The team reported on their progress at the Blue Waters Symposium in May 2014. Allen and her colleagues are currently processing and filtering the results so they can be analyzed.
"Recent studies by our collaborators and others have shown that both the risk for late onset Alzheimer's disease and gene expression are likely influenced by epistasis. However little is known about the effect of genetic interactions on brain gene expression specifically and how this might influence risk for neurological diseases such as LOAD," said Allen. "The goal of our study is to address this knowledge gap; something we have been uniquely positioned to do using our existing data and the resources available on Blue Waters."-- Aaron Dubrow, NSF (703) 292-4489 firstname.lastname@example.org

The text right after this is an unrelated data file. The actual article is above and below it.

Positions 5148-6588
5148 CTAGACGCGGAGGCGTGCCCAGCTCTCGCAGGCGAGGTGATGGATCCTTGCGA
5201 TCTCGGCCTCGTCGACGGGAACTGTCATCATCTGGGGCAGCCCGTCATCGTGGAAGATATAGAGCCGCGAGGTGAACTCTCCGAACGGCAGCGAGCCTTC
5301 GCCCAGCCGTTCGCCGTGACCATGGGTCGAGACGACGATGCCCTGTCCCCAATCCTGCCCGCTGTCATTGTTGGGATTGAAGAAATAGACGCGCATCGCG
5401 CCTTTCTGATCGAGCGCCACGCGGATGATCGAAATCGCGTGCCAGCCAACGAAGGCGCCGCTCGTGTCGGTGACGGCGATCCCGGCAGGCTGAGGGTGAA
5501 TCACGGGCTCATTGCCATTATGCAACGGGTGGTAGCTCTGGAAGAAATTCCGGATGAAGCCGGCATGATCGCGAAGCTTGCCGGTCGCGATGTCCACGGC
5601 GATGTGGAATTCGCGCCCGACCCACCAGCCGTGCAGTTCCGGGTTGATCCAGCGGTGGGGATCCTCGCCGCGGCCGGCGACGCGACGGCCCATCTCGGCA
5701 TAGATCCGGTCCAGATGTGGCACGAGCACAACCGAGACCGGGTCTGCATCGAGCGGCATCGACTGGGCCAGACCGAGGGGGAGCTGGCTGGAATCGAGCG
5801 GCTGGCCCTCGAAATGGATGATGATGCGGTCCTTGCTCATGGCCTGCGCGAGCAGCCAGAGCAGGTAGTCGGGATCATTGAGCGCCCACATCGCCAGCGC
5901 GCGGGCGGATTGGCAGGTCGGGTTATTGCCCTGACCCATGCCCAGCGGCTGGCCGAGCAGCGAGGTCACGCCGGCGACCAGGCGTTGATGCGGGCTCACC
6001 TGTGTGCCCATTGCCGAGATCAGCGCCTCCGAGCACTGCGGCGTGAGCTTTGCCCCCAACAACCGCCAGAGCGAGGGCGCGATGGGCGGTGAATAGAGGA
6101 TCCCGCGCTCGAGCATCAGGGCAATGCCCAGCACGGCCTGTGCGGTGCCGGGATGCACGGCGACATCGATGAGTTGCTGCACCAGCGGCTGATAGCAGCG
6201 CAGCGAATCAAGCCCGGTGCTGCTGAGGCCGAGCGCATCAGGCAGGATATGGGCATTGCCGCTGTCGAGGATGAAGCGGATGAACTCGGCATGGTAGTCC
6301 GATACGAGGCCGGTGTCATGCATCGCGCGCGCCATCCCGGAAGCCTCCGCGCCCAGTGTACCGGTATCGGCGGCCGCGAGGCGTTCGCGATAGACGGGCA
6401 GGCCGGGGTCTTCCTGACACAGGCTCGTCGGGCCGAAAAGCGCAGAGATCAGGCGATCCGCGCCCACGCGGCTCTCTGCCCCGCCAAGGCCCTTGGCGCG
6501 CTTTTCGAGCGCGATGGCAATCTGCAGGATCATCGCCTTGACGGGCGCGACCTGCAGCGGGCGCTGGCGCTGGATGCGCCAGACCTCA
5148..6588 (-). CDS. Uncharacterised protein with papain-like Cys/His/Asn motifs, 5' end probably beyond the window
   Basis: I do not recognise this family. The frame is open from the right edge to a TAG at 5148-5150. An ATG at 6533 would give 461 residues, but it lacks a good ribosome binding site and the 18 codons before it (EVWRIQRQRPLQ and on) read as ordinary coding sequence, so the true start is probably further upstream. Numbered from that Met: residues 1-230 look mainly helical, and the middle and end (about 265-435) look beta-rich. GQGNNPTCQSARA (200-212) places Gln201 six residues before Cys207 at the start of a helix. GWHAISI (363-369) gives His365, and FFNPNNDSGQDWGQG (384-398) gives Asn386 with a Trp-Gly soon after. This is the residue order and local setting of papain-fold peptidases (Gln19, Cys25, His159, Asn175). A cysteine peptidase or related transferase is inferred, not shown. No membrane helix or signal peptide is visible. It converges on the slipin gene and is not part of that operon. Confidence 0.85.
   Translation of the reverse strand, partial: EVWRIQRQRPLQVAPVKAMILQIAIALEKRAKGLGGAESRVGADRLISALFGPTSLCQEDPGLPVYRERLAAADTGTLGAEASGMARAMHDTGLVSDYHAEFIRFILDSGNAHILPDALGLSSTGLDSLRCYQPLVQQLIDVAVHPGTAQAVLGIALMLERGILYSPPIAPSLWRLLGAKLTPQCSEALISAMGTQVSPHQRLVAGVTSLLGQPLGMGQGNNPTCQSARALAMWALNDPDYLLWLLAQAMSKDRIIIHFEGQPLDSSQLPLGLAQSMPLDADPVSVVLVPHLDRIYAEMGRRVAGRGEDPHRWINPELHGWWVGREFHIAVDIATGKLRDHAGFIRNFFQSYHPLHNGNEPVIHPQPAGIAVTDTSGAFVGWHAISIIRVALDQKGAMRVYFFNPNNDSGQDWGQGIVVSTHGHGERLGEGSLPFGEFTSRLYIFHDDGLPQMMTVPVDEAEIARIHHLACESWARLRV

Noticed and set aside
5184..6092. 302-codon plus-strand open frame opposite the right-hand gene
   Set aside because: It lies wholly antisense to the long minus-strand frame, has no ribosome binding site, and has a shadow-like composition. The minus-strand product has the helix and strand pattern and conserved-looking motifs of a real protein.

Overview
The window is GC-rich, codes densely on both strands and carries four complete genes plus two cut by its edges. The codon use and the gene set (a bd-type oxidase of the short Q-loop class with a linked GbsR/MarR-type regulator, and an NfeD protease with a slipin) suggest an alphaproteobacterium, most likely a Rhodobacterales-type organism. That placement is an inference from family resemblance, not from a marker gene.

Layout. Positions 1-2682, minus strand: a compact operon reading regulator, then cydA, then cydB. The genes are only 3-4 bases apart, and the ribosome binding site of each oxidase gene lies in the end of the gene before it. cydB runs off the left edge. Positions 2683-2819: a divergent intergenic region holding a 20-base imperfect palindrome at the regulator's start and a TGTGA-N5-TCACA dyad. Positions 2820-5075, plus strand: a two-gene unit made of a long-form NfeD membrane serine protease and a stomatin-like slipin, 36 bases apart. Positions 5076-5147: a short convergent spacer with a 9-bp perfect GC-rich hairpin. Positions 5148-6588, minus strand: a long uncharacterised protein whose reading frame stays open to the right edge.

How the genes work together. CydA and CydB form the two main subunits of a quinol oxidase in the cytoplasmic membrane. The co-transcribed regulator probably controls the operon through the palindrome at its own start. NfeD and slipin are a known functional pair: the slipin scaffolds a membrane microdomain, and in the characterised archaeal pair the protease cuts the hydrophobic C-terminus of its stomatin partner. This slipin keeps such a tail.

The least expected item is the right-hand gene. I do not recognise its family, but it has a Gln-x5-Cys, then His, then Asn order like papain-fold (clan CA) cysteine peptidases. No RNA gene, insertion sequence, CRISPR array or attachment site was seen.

-- Mariet Allen, Mayo Clinic (904) 953-6509 email@example.com
A healthy brain compared to a brain suffering from Alzheimer's disease.
Credit and Larger Version
Researchers used Blue Waters to understand the genetic basis of Alzheimer's disease.
Credit and Larger Version
University of Illinois at Urbana-Champaign
Urbana-Champaign , Illinois
Jacksonville , Florida
Years Research Conducted
2013 - 2015
National Institute on Aging